Behind me, a young gentleman slams the clinic door closed and walks angrily down the sidewalk toward the protesters, his jeans sagging halfway down his thighs. “Man, those fuckers wouldn’t give me a free STD screening, but they give them to women for free!” he complains to the protesters. (I don’t bother to tell him that Planned Parenthood only gives “free” STD screening to those whose incomes are low enough to warrant state subsidization.) The protesters coo to him sympathetically. They give him some of their pamphlets, which feature Jesus with rays of light emanating from his savior’s heart. “God bless you,” they tell the young man as he stomps away, muttering to himself.

Twenty minutes pass. By now, only the two younger women are left on the sidewalk. Their hatted companion has gone home. The little boy has grown bored of standing with his mother. He grabs the “Abortion stops a beating heart” sign like it's a battle shield and starts running up and down the sidewalk, howling warrior whoops. His mom gets irritated and shuts him inside her SUV. He wails loudly for several minutes, his mouth a gaping black cavern, like when kids yell in a Peanuts cartoon. “Maaaaaaaaaaaaaaaaaaaaama,” he screams. Mama keeps chanting. “Hail Mary, full of grace, the Lord is with thee, blessed art thou among women…” I get tired of the kid’s screaming and look over at her. Only then does she do something about it. She says to him through the open window, “What happened?” then takes him out and holds him as he continues to bawl.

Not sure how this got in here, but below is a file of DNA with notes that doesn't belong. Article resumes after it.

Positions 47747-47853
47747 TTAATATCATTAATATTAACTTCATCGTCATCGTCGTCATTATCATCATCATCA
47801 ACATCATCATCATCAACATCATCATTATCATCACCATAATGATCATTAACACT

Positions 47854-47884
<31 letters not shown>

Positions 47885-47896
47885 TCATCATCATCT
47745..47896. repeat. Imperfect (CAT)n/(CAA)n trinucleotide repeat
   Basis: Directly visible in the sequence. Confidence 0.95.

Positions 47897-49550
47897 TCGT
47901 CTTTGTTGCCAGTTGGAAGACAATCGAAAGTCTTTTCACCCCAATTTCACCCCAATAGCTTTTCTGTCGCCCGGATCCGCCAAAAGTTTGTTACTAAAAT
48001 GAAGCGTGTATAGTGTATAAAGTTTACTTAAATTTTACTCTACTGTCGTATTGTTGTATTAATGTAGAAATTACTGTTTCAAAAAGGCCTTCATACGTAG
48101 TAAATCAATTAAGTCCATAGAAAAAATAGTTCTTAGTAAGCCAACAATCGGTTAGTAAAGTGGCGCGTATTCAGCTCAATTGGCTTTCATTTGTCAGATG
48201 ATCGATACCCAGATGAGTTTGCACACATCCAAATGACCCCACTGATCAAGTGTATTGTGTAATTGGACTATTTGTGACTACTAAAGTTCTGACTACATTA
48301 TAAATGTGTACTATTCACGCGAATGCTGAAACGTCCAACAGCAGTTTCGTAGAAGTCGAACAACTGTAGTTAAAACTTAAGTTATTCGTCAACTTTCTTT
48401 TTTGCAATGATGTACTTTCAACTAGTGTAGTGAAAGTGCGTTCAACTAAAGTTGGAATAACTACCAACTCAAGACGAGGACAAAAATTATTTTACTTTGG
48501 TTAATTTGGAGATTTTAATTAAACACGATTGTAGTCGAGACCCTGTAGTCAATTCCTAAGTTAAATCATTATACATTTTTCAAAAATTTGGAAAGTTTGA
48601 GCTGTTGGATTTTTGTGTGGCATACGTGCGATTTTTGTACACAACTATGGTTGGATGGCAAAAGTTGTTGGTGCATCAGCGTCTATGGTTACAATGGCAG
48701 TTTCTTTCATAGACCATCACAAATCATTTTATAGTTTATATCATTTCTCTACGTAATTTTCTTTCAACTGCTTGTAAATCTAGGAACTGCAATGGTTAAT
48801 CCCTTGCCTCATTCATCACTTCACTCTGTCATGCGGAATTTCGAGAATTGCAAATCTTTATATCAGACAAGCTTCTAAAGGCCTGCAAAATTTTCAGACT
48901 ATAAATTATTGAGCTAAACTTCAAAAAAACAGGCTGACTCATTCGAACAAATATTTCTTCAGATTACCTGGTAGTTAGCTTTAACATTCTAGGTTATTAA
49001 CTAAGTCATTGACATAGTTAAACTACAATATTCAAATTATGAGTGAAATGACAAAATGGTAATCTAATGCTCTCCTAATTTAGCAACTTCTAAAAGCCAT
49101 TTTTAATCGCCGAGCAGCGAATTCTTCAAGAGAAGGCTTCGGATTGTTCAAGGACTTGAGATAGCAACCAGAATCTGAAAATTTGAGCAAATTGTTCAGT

Eventually the women get tired of the heat, and they sit in the SUV with the AC on. Then they leave, and no new protesters come to replace them. And I read fifty more pages of Lolita.


  1. Wow, a day of volunteering there is a lot less eventful than I would have thought.
    I really appreciate that you try to see where the protesters are coming from rather than dismissing them outright just because you disagree. It takes a certain kind of person to do that.

  2. "Humbert Humbert approves."

    My favorite line. Glad I'm not the only one who carries characters over into real life!


  3. Wow. I am so glad you're there for women who want to make a choice about their future, but I'm also impressed at your levelheadedness. It takes a special kind of person to accept that others will disagree with you.

    Also, scandalous literature, oh my! I haven't read Lolita yet, is it any good?